Dr. George Tiller, one of the few providers of late-term abortions in the United States, was shot and killed Sunday in a Kansas church where he was serving as an usher.
The gunman fled, but a 51-year-old suspect was arrested about 275 kilometres away in suburban Kansas City three hours after the shooting, Wichita Deputy Police Chief Tom Stolz said.
The suspect's name was not released. Police had been looking for a gunman who fled in a car registered in the Kansas City suburb of Merriam.
Stolz said all indications were that the shooter acted alone, although authorities were investigating whether he had any connection to anti-abortion groups.
Stolz said the suspect was being brought back to Wichita, where he would likely be charged Monday with one count of murder and two of aggravated assault. Stolz said the gunman threatened two people who tried to stop him.
There was no immediate word on the possible motive of Tiller's assailant.
But the doctor's violent death was the latest in a string of shootings and bombings over two decades directed against abortion clinics, doctors and staff.
Tiller's wife in choir
Long a focus of national anti-abortion groups, including a summer-long protest in 1991, Tiller was shot in the foyer of Reformation Lutheran Church, Stolz said. Tiller's lawyer, Dan Monnat, said Tiller's wife, Jeanne, was in the choir at the time.
The slaying of the 67-year-old doctor is "an unspeakable tragedy," his widow, four children and 10 grandchildren said in a release. "This is particularly heart-wrenching because George was shot down in his house of worship, a place of peace."
Tiller's Women's Health Care Services clinic is one of just three in the United States where abortions are performed after the 21st week of pregnancy. The clinic was heavily fortified and Tiller often travelled with a bodyguard, but Stolz said there was no indication of security at the church Sunday.
Anti-abortion groups denounced the shooting and stressed that they support only nonviolent protest.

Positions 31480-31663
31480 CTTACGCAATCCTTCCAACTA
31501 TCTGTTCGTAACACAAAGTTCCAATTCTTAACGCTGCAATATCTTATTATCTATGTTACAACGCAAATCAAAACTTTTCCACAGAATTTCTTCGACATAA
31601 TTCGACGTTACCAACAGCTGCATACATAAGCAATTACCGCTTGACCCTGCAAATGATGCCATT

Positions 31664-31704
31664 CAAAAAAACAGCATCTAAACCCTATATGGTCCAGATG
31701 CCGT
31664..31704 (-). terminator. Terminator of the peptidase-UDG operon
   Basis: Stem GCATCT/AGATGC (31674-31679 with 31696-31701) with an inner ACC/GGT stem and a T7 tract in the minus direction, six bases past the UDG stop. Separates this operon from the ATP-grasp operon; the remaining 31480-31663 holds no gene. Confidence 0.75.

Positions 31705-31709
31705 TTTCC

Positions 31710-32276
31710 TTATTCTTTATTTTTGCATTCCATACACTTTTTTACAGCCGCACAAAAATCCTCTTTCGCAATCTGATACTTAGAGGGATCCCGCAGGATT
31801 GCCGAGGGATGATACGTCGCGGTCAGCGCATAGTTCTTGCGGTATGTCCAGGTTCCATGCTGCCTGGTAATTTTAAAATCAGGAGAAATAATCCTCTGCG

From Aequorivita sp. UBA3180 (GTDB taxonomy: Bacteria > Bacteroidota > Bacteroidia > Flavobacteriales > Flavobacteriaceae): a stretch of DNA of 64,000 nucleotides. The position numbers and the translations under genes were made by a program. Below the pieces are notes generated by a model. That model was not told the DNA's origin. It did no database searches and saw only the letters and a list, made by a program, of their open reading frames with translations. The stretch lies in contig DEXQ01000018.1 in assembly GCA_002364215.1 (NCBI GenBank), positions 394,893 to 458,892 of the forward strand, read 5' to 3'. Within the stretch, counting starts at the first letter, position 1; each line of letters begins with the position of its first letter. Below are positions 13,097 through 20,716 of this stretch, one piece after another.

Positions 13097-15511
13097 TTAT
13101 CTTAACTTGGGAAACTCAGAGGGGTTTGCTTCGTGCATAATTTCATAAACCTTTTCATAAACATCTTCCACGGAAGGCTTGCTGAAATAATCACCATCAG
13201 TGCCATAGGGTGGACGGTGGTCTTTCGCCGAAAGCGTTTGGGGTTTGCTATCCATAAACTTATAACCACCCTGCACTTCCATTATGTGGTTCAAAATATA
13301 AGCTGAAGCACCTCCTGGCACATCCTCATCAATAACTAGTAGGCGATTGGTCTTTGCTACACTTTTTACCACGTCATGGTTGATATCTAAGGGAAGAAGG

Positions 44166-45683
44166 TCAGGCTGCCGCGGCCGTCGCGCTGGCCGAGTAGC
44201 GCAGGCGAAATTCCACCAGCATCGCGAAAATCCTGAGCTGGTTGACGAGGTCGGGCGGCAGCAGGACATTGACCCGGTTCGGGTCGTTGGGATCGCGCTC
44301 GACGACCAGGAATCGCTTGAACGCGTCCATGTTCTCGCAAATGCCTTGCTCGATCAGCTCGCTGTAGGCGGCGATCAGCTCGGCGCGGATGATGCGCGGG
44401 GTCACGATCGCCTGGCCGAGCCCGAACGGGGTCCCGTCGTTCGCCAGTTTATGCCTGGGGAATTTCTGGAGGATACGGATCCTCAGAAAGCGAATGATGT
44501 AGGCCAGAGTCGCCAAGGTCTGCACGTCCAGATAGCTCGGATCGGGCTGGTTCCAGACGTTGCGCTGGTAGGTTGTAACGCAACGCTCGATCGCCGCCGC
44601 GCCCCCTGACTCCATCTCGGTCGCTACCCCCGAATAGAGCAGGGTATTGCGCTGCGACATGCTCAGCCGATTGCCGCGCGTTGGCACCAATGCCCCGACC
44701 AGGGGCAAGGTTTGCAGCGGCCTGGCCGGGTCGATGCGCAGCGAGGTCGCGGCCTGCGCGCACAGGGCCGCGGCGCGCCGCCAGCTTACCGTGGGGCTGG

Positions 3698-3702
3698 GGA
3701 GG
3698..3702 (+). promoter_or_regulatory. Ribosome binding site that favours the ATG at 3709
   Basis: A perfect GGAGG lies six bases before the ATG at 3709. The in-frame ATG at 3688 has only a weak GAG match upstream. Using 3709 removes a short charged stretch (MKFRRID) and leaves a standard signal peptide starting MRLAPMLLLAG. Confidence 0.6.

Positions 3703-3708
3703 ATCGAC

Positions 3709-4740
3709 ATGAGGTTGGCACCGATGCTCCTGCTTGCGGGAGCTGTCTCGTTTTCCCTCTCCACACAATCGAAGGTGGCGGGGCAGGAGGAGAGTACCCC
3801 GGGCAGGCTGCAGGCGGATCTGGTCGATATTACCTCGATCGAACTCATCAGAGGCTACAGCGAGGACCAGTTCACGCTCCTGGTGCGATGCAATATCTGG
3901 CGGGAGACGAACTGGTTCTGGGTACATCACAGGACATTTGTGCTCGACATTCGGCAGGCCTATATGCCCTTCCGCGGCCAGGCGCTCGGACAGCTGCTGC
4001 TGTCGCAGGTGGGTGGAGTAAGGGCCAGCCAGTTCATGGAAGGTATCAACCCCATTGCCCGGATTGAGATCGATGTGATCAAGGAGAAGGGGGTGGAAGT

"We are shocked at this morning's disturbing news that Mr. Tiller was gunned down," Troy Newman, Operation Rescue's president, said in a statement. "Operation Rescue has worked for years through peaceful, legal means, and through the proper channels to see him brought to justice.
"We denounce vigilantism and the cowardly act that took place this morning."
At the church, Adam Watkins, 20, said he was sitting in the middle of the congregation when he heard a small pop at the start of the service.
"We just thought a child had come in with a balloon and it had popped, had gone up and hit the ceiling and popped," Watkins said.
Another usher came in and told the congregation to remain seated, then escorted Tiller's wife out. "When she got to the back doors, we heard her scream, and so we knew something bad had happened," Watkins said.
He said the service continued after an associate pastor announced that Tiller had been injured.
"We were just really shocked," he said. "We were kind of dumbfounded. We couldn't really believe it had happened."
Tiller had in the past endured threats and violence. A protester shot Tiller in both arms in 1993 and his clinic was bombed in 1985.
More recently, Monnat said Tiller had asked federal prosecutors to step up investigations of vandalism and other threats against the clinic out of fear that the incidents were increasing and that Tiller's safety was in jeopardy.
Stolz, however, said police knew of no threats connected to the shooting.